Summer trees take an extra season to remove their coats allowing Artists and Naturalists to appreciate the beauty of their framework. As winter solstice nears, daylight is traded for candlelight and the atmosphere chills and fills with moisture. I am writing in my journal and reflecting on the year. Wishing you all a happy, warm holiday season filled with lots of hot chocolate and love!
My watercolor painting of poinsettias on 140 lb. Arches watercolor paper, “saving the white paper”, 11″ x 15″.
WINTER HOLIDAY 2010.
To my dear students,
There are not enough “letters” in a bottle of ink to pen the words to thank you all. As students of the craft, we are always seeking to better our techniques, acquire more ideas, learn about new tools all while strengthening friendships with kindred spirits. I have learned and have been inspired by you most of all.
Time is one of the most precious things in this life; who you spend it with and what you do with it is really what life is all about. Thank you for making a commitment of your time to come to class and be a participant. Your weekly questions keep the class fresh and always provide me with new challenges. You have endured the lesson plans and weekly homework assignments with hours of work and it shows. It shows up in the cards you make and give each other, and work that you put out into this world. The creativity you put into your projects is an inspiration.
Thank you for making me a better teacher. You challenge me each week to come up with another way to help you see the “forms” that letters make and I love it. I love it when I show you one thing and the following week you share with the class a multitude of ideas. It has been the sharing that I hope you will always remember about our class. Class time is not always about trying to “get” something, but giving as well. Each time you have shared something of yourself you have enriched us all, and I thank you for that. Also, you have been kind to share your mistakes, for how not to do something has been an equal lesson as well. You have stepped outside your veil of shyness to show up. [applaud]. Thank you.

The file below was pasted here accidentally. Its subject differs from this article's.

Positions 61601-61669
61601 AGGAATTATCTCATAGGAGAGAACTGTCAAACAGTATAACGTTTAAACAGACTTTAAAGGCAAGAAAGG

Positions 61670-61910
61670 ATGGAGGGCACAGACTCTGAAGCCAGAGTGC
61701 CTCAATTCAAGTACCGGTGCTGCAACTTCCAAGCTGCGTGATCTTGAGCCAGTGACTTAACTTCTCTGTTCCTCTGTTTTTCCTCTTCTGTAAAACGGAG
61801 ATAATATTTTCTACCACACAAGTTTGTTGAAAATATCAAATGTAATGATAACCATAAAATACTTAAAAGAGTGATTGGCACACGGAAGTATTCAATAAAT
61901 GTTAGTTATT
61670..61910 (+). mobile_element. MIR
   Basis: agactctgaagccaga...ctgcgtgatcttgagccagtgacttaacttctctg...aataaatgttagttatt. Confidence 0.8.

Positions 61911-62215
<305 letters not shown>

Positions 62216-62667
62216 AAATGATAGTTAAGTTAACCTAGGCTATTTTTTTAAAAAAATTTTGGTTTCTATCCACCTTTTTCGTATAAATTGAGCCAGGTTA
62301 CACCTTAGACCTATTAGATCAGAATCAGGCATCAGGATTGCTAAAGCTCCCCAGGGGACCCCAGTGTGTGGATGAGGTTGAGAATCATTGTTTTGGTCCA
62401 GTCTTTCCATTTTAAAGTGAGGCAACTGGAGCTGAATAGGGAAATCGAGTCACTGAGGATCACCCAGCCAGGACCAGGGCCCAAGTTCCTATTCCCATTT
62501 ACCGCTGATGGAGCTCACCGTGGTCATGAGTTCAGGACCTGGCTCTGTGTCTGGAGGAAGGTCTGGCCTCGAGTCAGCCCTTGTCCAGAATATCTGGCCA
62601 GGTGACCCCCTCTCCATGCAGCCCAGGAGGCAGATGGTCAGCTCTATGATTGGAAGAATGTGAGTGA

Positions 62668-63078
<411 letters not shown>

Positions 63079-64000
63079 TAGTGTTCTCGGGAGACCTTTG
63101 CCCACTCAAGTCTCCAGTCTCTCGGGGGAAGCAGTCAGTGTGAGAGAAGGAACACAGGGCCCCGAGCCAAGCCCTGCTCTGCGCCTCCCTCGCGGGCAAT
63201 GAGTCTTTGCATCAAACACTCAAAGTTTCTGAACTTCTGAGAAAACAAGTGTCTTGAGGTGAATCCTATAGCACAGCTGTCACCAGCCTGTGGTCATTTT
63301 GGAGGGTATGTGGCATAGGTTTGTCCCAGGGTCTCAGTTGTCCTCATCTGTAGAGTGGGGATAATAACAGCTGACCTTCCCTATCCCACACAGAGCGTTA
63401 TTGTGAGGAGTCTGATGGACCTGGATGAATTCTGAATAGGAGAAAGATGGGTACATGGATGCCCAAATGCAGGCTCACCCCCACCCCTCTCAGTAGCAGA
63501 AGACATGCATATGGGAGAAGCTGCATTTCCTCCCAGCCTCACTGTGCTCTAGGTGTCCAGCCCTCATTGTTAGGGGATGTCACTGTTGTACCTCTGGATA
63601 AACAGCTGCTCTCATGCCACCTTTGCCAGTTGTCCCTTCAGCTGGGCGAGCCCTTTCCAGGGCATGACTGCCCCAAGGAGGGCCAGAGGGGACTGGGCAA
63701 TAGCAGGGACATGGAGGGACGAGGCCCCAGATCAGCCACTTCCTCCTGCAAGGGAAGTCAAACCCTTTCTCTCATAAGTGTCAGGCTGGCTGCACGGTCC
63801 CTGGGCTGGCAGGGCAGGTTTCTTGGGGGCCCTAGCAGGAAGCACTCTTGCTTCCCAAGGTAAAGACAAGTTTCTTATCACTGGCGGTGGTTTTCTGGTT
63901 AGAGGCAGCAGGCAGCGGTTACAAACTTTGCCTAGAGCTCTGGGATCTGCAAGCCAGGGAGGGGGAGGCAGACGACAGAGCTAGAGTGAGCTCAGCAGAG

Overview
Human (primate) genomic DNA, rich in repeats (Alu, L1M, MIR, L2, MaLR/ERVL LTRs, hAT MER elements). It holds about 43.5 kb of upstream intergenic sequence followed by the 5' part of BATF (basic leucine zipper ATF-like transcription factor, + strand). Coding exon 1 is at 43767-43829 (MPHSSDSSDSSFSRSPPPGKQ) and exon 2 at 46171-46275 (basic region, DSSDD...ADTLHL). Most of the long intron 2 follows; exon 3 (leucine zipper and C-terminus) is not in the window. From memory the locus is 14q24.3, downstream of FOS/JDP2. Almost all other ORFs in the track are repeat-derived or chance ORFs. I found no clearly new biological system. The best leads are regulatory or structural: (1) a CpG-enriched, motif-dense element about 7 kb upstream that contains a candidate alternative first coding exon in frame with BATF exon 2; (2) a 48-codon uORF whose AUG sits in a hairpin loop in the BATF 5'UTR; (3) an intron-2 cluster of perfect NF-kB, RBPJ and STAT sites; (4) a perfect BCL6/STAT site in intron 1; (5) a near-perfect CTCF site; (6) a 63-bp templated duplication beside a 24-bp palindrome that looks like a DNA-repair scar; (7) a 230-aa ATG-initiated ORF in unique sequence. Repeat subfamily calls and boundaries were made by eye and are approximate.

You have taught me about patience and focus.
As calligraphers, we strive for excellence hoping to make marks that leave us breathless. It may seem like an elusive endeavor much like a rainbow mirage on a moving highway that jumps farther away as you drive closer. Time passes. Never give up, for one day, you notice a uniformity, a rhythm, a natural lilt to the glistening wet ink as it sets up on the pristine paper. A single letter of brilliance made by your human hand. Bravo. Remember, that with continued practice, you are raising your own bar and requiring the rainbow to move ahead.
Notice the things that surround you can spark your imagination and be a source of inspiration. Sharing is better in this short life than metering your knowledge with clenched fists. Stretch yourselves this next year and continue to grow. Love this mark-making journey you are on.
And so, I celebrate you, my dear students, you have been my teacher. [arms outstretched] May your days be filled with beauty,good health and much love,
Christmas bouquet, watercolor, 4″ x 9″ Arches hot press.
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. Watercolor sketches to document Thanksgiving dinner. .
Author unknown. .
The best pecan pie recipe from Houston, Texas! Also French apple pie, pumpkin pie and pumpkin cream cheese pie. All homemade, of course.